SANTA FE, N.M. (AP) — A hearing officer has endorsed key provisions of a plan designed to shore up cannabis supplies to New Mexico's medical marijuana program without flooding the expanding market, according to recommendations released on Friday.
State Health Department Secretary Kathyleen Kunkel now has the final say on whether to limit medical cannabis cultivation to 1,750 mature plants per producer. In recommendations released Friday, that production cap was endorsed by an official assigned to monitor public hearings in July.
Dozens of medical cannabis producers in the state are divided on whether the proposed plant limits will ensure adequate supplies to patients.
Suppliers including Ultra Health, the state's largest medical cannabis distributor, favor a much higher per-producer cap of 5,000 mature plants and unlimited seedlings.
"The evidence to qualify that possibility does not support the massive increase to a plant count limit of 5,000," hearing officer Craig Erickson wrote.
He sided with recommendations from the Department of Health, which said the 1,750-plant limit is expected to significantly exceed demand for the foreseeable future.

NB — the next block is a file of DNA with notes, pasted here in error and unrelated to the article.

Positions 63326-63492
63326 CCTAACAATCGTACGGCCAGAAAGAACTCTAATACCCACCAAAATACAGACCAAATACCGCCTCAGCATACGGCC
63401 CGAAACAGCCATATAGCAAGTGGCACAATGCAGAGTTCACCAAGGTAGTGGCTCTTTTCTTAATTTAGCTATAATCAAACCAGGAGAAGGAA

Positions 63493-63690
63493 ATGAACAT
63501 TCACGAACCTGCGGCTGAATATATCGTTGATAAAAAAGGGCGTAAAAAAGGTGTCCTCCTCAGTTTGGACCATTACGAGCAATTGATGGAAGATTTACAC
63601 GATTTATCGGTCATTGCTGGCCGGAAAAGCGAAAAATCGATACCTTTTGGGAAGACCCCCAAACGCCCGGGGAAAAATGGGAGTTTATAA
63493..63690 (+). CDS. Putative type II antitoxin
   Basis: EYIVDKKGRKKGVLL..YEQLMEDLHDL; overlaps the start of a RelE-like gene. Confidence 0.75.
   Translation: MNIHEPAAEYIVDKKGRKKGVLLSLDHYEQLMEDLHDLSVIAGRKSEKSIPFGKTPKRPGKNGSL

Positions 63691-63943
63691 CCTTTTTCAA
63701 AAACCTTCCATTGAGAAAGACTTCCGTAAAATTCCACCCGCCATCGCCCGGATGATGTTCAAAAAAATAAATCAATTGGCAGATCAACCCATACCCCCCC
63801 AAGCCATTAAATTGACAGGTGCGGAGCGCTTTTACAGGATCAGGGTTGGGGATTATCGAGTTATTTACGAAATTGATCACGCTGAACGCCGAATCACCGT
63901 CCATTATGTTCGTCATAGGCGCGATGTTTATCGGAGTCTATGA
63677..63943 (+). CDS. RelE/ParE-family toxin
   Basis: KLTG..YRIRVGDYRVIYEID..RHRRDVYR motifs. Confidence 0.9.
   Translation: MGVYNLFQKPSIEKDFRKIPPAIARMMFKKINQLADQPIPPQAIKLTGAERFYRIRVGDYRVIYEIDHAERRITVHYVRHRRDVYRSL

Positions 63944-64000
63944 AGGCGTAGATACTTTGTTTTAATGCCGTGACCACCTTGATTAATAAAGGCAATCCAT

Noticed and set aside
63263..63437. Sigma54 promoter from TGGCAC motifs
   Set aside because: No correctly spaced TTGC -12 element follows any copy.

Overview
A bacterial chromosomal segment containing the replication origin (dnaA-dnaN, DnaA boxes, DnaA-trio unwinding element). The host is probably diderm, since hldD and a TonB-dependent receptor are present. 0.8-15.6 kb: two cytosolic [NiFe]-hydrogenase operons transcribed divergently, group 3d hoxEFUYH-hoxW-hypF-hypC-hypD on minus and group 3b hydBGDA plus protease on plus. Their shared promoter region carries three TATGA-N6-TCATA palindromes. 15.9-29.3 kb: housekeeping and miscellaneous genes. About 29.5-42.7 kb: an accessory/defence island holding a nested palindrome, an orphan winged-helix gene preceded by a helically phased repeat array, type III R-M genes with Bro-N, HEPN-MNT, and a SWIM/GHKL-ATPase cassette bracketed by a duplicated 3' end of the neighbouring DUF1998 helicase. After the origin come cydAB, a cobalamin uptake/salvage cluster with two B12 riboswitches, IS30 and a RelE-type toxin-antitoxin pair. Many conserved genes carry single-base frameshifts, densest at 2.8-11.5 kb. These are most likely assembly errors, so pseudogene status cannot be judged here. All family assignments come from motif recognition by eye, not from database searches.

More than 76,000 patients are enrolled in the state's medical cannabis program to reduce harm and suffering for a long list of ailments and conditions including cancer, post-traumatic stress disorder and HIV.
As the program evolves, producers have warned that regulatory constraints on production may be pushing medical marijuana patients toward the illicit market or recreational dispensaries in neighboring Colorado.
The newly proposed rules also would allow medical marijuana patients to renew their enrollment every three years, instead of annually — an outcome of legislation signed this year.
Democratic New Mexico Gov. Michelle Lujan Grisham is encouraging legislators to come forward with proposals next year to authorize recreational marijuana sales in the state.
A bipartisan bill to legalize and tax recreational cannabis sales at state-run stores was approved by the state House this year. It stalled in the Senate without a vote.